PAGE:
In 2011, the Wright Lab published a paper in Nature titled Antibiotic resistance is ancient. This paper revolutionized the way scientists looked at the history of antibiotic resistance. Prior to this work, many researchers subscribed to the notion that antibiotic resistance in all bacteria (pathogenic and environmental) is a modern phenomenon, only emerging in the 20th century due to the rise in prescription antibiotics. This view of antibiotic resistance was supported by the fact that an overwhelming majority of pathogenic microbes from the pre-antibiotic era were susceptible to antibiotics. After extensive targeted metagenomic analyses of ancient DNA, the Wright Lab challenged this paradigm by synthesizing antibiotic resistance genes that were over 30,000 years old to show that they could confer resistance. This paper provided conclusive evidence that antibiotic resistance is indeed a naturally occurring process, the paradigm that most scientists hold to this date.

Skipping ahead to 2014, Perry, Westman, and Wright published an article in Current Opinion in Microbiology titled The antibiotic resistome: what’s new? The paper set out to revisit the theoretical framework of the antibiotic resistome: the origin of the resistome is ancient yet it is dynamic and constantly expanding. This expansion is occurring in ways that are both obvious and obscure. Scientists have identified most of the genes which confer resistance in the clinic; however, environmental bacteria are host to a far wider variety of resistance genes. These hidden genes still pose a potential threat to public health through the sharing of the resistome between the clinic and the environment. The authors highlighted the need for the improved understanding of how a given resistance gene evolves in the environment.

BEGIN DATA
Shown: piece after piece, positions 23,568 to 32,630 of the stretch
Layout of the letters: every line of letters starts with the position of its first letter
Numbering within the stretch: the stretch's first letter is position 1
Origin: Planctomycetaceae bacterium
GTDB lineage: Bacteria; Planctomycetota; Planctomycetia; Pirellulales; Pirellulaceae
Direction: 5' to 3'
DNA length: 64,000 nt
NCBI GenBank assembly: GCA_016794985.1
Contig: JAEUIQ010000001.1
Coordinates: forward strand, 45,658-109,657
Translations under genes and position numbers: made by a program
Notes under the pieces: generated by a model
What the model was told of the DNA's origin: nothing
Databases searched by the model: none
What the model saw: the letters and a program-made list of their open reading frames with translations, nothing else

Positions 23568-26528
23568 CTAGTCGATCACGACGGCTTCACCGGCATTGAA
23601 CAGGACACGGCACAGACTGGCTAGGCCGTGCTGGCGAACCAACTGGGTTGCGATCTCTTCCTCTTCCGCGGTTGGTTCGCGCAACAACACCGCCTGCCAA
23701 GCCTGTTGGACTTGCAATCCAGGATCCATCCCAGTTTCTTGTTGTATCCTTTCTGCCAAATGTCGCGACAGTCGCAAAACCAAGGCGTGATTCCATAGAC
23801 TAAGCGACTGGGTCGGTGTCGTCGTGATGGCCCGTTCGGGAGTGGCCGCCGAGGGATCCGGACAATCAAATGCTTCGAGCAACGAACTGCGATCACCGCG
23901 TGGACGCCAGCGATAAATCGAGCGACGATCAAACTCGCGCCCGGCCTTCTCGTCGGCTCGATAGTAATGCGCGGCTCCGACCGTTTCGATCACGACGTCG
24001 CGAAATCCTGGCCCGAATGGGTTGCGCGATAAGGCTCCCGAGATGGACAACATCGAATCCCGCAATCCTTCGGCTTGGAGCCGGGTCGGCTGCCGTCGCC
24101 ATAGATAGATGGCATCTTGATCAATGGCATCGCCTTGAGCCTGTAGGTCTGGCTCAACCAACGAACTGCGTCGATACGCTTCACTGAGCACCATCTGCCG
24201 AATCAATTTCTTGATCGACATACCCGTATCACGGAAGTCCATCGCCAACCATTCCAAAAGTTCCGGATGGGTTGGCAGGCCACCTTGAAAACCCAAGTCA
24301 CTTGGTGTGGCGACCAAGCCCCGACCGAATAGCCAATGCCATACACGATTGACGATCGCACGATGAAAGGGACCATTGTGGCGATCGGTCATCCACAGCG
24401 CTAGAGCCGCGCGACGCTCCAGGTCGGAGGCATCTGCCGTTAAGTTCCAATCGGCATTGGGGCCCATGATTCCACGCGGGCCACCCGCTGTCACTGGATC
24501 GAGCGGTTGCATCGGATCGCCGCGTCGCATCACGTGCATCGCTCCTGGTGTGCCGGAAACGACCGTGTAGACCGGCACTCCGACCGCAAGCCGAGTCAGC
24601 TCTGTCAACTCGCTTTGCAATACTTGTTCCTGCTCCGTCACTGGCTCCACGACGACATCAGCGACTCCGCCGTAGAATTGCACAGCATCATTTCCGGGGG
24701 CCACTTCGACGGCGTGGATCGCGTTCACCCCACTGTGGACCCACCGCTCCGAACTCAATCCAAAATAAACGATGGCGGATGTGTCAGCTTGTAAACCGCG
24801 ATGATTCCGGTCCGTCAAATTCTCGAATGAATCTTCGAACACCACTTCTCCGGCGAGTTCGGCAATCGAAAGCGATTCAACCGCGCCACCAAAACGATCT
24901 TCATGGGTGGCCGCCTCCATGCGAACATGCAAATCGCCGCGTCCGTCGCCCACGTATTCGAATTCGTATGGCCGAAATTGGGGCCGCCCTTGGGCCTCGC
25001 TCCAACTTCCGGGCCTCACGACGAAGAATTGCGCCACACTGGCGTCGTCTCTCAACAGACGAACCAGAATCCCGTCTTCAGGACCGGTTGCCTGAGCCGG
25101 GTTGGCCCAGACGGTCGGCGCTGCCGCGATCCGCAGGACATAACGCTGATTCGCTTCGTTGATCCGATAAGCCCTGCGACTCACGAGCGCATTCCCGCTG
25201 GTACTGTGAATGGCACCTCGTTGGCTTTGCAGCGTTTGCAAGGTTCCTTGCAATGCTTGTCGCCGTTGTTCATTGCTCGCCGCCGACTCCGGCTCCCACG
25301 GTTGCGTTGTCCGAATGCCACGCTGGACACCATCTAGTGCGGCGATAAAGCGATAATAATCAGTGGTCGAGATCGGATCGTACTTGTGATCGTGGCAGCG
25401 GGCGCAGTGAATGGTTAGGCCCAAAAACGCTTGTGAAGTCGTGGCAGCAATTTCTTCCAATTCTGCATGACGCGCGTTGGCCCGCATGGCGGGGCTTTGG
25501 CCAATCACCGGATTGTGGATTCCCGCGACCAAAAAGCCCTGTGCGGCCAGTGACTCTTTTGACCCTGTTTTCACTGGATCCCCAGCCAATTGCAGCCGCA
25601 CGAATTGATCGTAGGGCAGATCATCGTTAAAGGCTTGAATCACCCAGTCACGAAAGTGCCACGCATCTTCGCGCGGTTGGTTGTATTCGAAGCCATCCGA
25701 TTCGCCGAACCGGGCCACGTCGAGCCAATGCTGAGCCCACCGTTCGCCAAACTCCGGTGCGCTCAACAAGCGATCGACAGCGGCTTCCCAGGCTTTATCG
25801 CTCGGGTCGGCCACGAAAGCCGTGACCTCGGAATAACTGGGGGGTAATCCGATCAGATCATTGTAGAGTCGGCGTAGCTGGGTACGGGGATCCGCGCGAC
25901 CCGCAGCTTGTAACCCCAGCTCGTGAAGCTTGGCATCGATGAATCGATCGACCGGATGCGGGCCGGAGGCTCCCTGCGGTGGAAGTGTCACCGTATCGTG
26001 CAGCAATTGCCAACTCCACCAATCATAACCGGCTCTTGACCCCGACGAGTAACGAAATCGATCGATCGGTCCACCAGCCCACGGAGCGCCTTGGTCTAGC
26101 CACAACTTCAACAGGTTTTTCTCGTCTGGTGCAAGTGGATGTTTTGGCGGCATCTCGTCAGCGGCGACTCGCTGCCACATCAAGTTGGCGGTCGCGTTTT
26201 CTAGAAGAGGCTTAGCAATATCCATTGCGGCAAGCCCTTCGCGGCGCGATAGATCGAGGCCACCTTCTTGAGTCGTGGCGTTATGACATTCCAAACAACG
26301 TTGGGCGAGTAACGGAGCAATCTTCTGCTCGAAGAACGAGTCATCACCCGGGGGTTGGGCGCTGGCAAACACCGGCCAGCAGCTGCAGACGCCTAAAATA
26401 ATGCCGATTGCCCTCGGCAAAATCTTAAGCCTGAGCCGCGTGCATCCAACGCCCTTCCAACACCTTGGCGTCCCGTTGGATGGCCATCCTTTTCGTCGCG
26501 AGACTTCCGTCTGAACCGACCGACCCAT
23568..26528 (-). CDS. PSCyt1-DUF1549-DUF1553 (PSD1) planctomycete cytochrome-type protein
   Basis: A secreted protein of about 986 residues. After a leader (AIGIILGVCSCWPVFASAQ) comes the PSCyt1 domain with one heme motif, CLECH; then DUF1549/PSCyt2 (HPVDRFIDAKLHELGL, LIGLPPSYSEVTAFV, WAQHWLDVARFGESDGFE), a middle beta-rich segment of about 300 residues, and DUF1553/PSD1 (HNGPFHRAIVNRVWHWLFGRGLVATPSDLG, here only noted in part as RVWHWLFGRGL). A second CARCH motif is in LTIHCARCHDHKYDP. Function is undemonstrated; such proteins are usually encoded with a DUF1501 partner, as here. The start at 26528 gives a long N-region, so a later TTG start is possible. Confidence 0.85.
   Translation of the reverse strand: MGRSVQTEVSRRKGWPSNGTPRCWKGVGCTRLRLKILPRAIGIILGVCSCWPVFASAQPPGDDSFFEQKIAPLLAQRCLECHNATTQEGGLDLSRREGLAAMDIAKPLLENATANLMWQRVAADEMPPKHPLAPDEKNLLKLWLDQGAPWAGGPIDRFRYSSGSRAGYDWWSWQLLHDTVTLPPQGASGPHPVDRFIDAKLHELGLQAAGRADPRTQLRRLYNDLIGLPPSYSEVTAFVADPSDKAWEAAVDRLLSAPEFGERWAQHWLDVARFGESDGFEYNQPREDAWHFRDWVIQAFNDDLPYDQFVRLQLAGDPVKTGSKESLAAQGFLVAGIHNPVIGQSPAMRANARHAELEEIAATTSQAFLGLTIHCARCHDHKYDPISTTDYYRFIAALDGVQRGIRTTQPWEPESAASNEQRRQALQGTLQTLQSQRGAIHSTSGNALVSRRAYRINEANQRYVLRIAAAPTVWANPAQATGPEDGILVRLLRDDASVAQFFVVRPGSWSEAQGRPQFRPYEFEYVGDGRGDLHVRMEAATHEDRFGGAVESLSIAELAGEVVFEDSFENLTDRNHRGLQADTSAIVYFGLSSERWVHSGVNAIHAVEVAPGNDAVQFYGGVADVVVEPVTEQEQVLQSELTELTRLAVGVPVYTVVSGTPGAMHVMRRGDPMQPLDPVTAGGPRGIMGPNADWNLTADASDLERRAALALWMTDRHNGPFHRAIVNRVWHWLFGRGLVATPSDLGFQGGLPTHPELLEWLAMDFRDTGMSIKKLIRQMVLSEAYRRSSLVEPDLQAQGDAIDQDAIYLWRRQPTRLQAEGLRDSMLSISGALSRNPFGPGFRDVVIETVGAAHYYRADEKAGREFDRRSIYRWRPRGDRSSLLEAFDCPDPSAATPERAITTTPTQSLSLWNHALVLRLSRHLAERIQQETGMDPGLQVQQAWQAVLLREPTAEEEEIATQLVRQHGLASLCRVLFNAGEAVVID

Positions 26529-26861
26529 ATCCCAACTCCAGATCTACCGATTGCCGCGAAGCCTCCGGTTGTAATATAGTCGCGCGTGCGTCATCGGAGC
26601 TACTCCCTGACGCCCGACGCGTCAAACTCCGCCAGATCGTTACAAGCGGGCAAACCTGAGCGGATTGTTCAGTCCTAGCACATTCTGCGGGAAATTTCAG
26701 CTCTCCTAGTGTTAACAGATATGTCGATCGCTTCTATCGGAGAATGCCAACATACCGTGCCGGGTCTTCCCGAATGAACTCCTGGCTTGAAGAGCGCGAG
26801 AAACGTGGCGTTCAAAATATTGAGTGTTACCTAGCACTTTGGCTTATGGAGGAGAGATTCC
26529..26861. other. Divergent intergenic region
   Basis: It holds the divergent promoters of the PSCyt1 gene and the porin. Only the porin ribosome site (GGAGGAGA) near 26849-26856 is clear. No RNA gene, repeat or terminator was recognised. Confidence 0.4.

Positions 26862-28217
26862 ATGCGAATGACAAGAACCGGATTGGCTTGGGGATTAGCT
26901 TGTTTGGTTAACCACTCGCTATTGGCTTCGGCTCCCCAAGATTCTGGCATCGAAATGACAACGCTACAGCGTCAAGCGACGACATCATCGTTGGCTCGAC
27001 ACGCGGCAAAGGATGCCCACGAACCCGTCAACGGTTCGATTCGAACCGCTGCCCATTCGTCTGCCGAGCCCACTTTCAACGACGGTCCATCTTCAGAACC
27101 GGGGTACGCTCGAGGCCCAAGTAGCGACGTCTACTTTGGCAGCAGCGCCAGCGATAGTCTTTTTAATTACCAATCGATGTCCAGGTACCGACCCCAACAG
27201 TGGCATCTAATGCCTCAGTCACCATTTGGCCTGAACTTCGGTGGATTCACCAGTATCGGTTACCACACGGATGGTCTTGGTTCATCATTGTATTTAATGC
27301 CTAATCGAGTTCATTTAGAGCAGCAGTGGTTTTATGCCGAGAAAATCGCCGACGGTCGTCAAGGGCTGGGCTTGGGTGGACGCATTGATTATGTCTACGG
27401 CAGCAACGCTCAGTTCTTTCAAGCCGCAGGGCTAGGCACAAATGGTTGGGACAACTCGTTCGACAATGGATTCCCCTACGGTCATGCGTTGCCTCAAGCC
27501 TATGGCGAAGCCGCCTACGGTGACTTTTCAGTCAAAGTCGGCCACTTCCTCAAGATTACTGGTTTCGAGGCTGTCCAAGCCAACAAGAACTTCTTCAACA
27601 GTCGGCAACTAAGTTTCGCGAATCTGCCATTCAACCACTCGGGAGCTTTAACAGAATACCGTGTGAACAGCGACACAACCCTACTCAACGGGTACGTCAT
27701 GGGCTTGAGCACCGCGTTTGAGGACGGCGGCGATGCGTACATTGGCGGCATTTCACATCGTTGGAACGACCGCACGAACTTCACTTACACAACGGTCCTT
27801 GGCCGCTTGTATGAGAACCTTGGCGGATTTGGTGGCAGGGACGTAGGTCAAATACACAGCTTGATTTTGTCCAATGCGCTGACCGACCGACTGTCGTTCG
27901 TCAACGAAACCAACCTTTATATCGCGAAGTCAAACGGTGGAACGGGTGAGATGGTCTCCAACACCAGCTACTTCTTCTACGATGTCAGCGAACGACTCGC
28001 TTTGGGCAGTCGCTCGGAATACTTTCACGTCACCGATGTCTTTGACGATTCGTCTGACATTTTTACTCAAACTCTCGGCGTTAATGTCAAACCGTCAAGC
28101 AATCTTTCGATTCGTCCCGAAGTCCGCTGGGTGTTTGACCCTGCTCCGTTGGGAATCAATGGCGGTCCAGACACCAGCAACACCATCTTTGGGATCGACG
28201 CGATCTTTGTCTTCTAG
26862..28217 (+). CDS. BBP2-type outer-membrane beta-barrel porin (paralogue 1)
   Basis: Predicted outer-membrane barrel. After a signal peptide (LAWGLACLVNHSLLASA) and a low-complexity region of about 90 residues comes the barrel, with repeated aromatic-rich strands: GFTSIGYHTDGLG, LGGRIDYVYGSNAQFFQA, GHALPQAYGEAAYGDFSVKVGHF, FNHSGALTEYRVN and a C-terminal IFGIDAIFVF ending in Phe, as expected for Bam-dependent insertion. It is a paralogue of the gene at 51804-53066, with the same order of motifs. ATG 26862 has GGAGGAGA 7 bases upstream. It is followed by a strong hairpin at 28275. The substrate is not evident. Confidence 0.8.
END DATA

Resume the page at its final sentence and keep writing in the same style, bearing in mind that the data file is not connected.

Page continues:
Moving along to 2017, Lessons from the Environmental Antibiotic Resistome was published by current PhD candidate Matthew Surette and Dr. Wright. As the name suggests, this review focused on the largest source and reservoir of antibiotic-resistant genes – the environment. After nearly a century of introducing thousands of tons of antibiotics into agricultural soils and animals, it is evident that microbes are responding accordingly via natural selection. This is without much of a surprise to those who are aware of the ability of bacteria to acquire antibiotic resistance, an ability that appears to be millions if not billions of years old. According to the review, antibiotic resistance is a “One Health problem, i.e., one that intricately links humans, animals, and the environment. The environments that microbes inhabit—soil, water, air, animal microbiomes—are a vast reservoir of genes capable of responding to all conceivable antibiotics. Mobilization of these genes into pathogens is only a matter of time, and there are no irresistible antibiotics”.


About the Author

Mateusz Faltyn, Honours Bachelor of Arts and Science Candidate

Mateusz is entering his third year in the Honours Bachelor of Arts and Science Undergraduate program at McMaster University. Currently, he is a member of Dr. Andrew McArthur’s lab. Mateusz enjoys reading and coding, as well as watching Game of Thrones.